SERVICOM is an acronym derived from the words SERVICE COMPACT. Compact is a formal agreement between two or more people. In this case SERVICOM is a Service Compact (Agreement) between the Federal Government including all its organs and the Nigerian people. During his address to the inaugural session of the National Assembly the former President Chief Olusegun Obasanjo GCFR declared:
“Public offices are the shopping floor for government business. Regrettably, Nigerians have for long been feeling short-changed by the quality of public service delivery, by which decisions are not made without undue outside influence and files do not move without being pushed with inducements. Our public offices have for too long been show-cases for the combined evils of inefficiency and corruption, whilst being impediments to effective implementation of government policies. Nigerians deserve better. And we will ensure they get what is better.”
Following his re-election for a second term in 2003, the former President underscored his administration’s commitment to improving service delivery when he listed the issue as a priority for his second term in office. SERVICOM is therefore a public service reform conceived to be the engine for Service Delivery programme. It is mounted on the imperative to change the system of service delivery and driven by Government’s commitment to deliver service and citizens’ expectations of service delivery.
In June 2003, the Federal Executive Council (FEC) arrived at the conclusion that no reform process will be credible and sustainable if government cannot demonstrate any leadership commitment with a public declaration about service delivery among other essentials. In this context, the former president set up a Nigerian Service Delivery Research Team which visited the United Kingdom (UK) in 2003 to investigate how the British government has gone about improving its service delivery. Based on their feedback, the FEC supported the implementation of Service Delivery programme for Nigeria. The President and British Prime Minister tasked a team to analyze key service delivery issues and develop a road map for practical, targeted and achievable service delivery.
The technical team was commissioned in January 2004 headed by U.K Prime Minister’s Adviser on Public Service Reform Dr. Wendy Thomson. Other members of the team included members of the office of Public Service Reforms (OPRS), Center for Management and Policy Studies (CMPS) in the Cabinet Office, Consultant from the U.K and South Africa and service delivery team nominated by the Nigerian Government. The research was also carried out with the assistance of the Department for International Development (DFID) in Nigeria which made resources and expertise available. Their Team of Reference included:
_ To review service delivery in Nigeria
_ Examine institutional environment for service delivery
_ Reflect on people’s views and experiences and
_ Draw road map for Service Delivery Programme for Nigeria
The Team undertook analysis of official documents and other literature on service delivery generally. Key officials in government were interviewed and an independent market research was commissioned to test customers and staff attitudes. Policy decisions on service delivery from “cover to cover” were examined in five key services:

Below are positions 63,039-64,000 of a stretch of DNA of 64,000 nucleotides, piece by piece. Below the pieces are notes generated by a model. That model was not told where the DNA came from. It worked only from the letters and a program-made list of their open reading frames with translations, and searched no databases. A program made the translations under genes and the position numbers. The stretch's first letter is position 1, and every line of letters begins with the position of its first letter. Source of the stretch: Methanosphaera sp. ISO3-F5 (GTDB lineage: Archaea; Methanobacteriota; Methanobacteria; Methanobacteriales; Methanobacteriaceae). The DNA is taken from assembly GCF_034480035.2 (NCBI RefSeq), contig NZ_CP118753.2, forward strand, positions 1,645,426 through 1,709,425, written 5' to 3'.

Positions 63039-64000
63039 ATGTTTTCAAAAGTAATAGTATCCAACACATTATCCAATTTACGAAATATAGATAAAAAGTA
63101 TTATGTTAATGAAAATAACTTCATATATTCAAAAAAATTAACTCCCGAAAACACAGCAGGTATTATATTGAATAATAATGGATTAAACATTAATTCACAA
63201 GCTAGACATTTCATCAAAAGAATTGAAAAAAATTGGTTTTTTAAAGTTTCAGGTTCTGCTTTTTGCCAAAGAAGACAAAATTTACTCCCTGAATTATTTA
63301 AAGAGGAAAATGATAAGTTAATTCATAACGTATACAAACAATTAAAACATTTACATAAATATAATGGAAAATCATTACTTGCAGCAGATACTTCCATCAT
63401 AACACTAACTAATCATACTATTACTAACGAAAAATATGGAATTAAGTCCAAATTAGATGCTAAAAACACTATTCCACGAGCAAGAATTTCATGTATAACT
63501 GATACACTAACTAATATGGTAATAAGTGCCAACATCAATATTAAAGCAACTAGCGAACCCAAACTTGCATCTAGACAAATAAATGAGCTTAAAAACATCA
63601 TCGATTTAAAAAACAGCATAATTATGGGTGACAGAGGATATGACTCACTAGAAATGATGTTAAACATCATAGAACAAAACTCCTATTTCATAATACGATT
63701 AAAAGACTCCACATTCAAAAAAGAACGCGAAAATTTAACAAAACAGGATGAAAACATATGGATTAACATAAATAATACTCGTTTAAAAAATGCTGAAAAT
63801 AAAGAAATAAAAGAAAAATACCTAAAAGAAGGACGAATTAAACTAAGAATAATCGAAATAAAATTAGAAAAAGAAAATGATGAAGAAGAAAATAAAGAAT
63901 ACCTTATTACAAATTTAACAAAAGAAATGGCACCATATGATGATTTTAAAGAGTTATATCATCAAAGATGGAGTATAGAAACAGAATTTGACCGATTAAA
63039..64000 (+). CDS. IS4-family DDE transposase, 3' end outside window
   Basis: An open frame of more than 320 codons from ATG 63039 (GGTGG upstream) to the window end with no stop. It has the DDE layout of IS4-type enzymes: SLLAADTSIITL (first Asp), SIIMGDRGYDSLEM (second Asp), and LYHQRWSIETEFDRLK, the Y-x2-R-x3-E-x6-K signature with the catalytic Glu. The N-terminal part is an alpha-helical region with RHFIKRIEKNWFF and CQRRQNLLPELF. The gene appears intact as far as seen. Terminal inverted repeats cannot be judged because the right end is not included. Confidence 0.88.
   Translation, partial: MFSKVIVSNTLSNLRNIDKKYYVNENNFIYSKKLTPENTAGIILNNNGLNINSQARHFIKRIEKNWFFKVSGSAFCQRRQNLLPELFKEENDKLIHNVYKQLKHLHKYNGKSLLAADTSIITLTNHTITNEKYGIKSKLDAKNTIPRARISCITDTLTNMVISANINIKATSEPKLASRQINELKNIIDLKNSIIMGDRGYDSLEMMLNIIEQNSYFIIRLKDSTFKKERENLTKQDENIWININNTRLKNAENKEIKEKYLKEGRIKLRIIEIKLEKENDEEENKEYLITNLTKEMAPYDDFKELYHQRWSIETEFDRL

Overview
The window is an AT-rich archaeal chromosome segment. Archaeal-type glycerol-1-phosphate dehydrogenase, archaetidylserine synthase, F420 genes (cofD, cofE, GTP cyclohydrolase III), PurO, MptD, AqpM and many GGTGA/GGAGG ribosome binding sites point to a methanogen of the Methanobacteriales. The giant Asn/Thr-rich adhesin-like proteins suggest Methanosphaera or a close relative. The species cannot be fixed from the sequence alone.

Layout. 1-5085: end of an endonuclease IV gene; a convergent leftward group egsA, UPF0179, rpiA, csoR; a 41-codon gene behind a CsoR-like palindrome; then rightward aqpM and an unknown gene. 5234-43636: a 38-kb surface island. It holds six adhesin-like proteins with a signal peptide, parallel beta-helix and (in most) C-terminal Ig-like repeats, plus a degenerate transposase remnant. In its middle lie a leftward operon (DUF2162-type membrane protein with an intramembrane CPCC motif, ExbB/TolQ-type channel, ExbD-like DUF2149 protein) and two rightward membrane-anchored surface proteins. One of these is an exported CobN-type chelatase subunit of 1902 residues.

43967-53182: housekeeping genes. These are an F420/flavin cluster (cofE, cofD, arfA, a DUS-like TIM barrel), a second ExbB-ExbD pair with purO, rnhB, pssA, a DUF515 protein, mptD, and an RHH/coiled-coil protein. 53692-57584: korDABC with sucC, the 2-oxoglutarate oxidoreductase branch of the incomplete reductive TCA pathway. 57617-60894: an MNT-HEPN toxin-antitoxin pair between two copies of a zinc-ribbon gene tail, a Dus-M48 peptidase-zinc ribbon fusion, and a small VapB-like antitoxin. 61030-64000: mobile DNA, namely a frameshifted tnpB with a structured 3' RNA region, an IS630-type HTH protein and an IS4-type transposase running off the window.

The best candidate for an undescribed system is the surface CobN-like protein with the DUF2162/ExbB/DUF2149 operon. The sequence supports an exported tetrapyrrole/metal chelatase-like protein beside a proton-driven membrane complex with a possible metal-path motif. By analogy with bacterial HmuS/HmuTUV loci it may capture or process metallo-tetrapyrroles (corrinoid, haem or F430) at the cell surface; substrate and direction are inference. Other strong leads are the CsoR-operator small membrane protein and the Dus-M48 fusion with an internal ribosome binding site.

- Business registration ( Corporate Affairs Commission)
- Passport office (Nigerian Immigration Service)
- Immunization (Maitama General Hospital)
- Hospital Out Patient Department (Maitama General Hospital FCT )
- National Electric Power Authority (NEPA) now Power Holding Company of Nigeria (PHCN).
The research took over three to four weeks only because the case studies were few and confined to FCT. Some of the facilities visited most likely do not represent the full scale problems and challenges. Despite the evident limitations of the team, the team identified consistent pattern of POOR SERVICES, FAILURE TO MEET LOW EXPECTATIONS? In February 2004, SERVICE DELIVERY IN NIGERIA: A ROAD MAP” was published. A special Presidential Retreat was organized in March 2004 to deliberate on the report. President Olusegun Obasanjo GCFR remarked that the retreat was to assert their ownership of the invitation to serve Nigerians better and accept full responsibility to drive it to a successful end. The report of the findings and recommendations from the research team was adopted by Mr. President and his Executive Council in that retreat.
At the conclusion of the Special Presidential Retreat on Service Delivery in Nigeria, the President and his Ministers entered into Service Compact with all Nigerians – hence the birth of SERVICOM on 21st March 2004. The Compact’s Core provision says: “We dedicate ourselves to providing the basic services to which each citizen is entitled, timely, fairly, honestly, effectively and transparently”. By SERVICOM, all Ministries, Parastatals and Agencies were mandated to prepare and publish not later than 1st July 2004, SERVICOM Charter which will provide the following information:
- Quality services designed around customers’ requirements
- Set out citizens’ entitlements in ways they can readily understand
- List of fees payable and prohibit illegal demands
- Commitment to provision of services within realistic time- frames
- Specified officials to whom complaints may be addressed
- Publish these details in conspicuous places accessible to the public
- Conduct and publish surveys of customer satisfaction.
BROAD OBJECTIVES OF SERVICOM
Among the major objectives of SERVICOM include:
- To provide quality service to the people
- To set out the entitlement of the citizens
- To ensure good leadership
- To educate the citizens (customers) on their rights
- To empower public officers to be alert to their responsibilities in providing improved, efficient, timely and transparent service.
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